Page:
This summer the weather has been weird. Emma Brockes writes:
In the depths of winter, at the pandemic’s height, an idea of this summer took hold. It would, we told ourselves, be the summer of outdoors, particularly for children, who had been shut inside on screens for too long. Travelling abroad might be out, but that was fine. If the past year had taught us anything, it was the value of small pleasures, closer to home. On freezing March days, I warmed myself with an image of July and August in Central Park. I would read and commune with nature while camp counsellors forced my kids to spend eight hours a day playing rounders.The weather has not been what Brockes expected:
This impression of a sudden departure from normal was no more apparent in New York than on Tuesday last week. City camps were closed that day for Eid and we arranged a playdate in Central Park. “What’s wrong with the sun?” asked my daughter, squinting up at the sky like a badly scripted kid in the first 10 minutes of a disaster movie. We all looked up. The sun was an orange ball, shrouded in haze. The entire park, in fact, was bathed in an eerie half-light. “It looks like the end of the world,” said my friend, and did a quick phone search on air quality. “Oh, wow,” she said. At that moment in New York, the air quality index was 157, well over the 100 threshold for safe-to-breathe. It was, it turned out, the residue of smoke haze drifting over the US from the wildfires in Oregon, and the air quality in New York that afternoon was the worst in the world.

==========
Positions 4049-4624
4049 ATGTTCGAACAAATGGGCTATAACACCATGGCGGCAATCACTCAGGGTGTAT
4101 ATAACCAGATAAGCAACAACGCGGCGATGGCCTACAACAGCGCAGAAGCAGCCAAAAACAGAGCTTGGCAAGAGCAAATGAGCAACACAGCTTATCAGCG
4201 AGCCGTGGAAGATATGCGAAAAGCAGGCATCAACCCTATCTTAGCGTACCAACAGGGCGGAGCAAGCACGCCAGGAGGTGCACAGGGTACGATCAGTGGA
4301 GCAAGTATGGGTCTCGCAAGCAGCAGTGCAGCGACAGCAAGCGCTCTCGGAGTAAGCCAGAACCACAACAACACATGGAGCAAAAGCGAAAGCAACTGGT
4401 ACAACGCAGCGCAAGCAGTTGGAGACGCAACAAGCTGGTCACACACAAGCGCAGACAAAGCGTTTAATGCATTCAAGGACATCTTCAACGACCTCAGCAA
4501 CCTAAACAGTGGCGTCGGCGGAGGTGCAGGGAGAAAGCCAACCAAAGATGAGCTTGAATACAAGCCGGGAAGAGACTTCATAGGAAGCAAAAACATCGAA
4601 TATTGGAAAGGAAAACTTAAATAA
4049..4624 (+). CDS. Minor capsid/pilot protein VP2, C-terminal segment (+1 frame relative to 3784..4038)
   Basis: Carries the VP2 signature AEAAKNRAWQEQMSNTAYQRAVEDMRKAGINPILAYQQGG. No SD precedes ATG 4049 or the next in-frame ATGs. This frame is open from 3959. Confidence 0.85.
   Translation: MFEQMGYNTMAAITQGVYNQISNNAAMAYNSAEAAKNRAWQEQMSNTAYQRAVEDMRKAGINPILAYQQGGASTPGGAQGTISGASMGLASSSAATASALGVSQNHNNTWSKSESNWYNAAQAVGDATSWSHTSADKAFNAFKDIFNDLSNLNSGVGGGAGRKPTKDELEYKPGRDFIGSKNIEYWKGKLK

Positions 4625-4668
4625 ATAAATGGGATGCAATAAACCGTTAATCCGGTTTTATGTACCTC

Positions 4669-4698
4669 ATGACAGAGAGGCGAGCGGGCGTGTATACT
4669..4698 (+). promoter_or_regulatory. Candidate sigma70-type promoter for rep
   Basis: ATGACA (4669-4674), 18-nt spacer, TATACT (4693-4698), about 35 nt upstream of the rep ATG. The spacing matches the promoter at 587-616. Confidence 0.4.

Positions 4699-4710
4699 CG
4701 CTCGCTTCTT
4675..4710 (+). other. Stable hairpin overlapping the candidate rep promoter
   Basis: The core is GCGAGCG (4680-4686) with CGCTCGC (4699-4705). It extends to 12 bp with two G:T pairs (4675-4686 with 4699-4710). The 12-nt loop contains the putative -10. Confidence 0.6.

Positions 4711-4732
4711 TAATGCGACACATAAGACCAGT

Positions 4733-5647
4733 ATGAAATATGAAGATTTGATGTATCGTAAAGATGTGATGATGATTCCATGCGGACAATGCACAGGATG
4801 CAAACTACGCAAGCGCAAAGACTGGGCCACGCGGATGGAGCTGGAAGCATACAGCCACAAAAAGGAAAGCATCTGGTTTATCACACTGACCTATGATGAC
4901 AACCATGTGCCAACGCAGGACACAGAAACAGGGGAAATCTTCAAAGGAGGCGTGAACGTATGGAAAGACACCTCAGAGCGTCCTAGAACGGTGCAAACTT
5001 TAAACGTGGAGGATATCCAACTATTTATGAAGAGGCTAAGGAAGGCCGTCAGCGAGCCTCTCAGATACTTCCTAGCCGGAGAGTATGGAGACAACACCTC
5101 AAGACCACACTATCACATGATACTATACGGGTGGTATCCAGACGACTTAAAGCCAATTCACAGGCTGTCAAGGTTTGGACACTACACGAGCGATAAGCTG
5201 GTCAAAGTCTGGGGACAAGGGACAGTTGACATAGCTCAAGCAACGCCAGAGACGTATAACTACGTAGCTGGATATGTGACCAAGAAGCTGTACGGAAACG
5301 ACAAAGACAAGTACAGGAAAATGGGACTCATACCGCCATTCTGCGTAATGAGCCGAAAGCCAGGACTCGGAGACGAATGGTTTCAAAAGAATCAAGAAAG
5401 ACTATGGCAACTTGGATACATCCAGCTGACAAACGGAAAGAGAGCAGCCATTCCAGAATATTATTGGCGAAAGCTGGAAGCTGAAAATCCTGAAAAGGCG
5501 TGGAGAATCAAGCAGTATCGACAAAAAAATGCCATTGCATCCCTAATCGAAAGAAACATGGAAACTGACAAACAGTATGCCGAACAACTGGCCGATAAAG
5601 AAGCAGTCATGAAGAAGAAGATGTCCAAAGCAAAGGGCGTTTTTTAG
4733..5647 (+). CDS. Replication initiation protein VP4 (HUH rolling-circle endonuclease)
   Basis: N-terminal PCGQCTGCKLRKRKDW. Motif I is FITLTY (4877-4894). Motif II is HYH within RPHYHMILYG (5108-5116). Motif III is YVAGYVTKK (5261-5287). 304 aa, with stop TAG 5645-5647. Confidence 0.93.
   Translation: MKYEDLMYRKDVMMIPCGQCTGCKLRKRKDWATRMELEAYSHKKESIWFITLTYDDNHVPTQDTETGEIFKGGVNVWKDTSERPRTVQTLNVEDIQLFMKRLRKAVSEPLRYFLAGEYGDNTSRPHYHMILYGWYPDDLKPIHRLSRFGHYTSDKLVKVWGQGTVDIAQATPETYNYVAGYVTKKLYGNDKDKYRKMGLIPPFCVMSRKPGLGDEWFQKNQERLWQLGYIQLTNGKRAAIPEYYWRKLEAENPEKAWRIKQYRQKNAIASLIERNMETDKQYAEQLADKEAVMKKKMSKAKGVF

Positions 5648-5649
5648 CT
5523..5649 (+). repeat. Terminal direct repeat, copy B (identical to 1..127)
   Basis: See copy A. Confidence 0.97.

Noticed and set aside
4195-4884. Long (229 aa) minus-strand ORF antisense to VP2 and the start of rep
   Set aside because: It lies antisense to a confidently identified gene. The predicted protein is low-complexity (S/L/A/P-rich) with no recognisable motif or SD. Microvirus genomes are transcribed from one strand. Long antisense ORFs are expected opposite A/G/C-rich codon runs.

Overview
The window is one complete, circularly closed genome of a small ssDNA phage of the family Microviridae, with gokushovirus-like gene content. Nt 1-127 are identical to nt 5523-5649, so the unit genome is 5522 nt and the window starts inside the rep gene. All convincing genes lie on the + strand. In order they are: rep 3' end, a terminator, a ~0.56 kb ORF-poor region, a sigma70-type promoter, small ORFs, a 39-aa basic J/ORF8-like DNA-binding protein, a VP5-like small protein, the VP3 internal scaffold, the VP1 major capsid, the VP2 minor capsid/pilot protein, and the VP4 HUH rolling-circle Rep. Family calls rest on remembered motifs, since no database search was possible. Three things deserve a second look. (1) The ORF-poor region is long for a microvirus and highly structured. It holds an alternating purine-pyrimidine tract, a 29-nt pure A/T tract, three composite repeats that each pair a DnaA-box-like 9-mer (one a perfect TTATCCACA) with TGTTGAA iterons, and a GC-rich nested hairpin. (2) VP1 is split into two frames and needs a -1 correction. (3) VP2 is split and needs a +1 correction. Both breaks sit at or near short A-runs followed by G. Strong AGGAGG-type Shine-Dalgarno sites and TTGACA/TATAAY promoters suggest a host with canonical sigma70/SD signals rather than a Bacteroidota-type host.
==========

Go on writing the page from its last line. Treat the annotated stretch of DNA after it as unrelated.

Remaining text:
And temperatures have been astronomical:
By the end of June, heat records were being broken all across the east coast – hitting 37C (99F) in Hartford, Connecticut (unseating the record from 1934), and 36C in Providence, Rhode Island and LaGuardia, New York.
This isn't accidental. We've been warned about this for years. Now the evidence keeps piling up:
The huge heatwaves in the Pacific north-west earlier this year were, quite apart from the death toll, accompanied by some startling imagery: that of thousands of shellfish being effectively cooked alive. In California, winegrowers are – it sounds like a joke, but isn’t – putting sunscreen on grapes to stop them turning to raisins on the vine. In the UK, hailstones the size of golf balls fell in Leicestershire and parts of west London flooded.
It's about time we connected the dots. The weather is telling us something.
Image: NASA Climate Change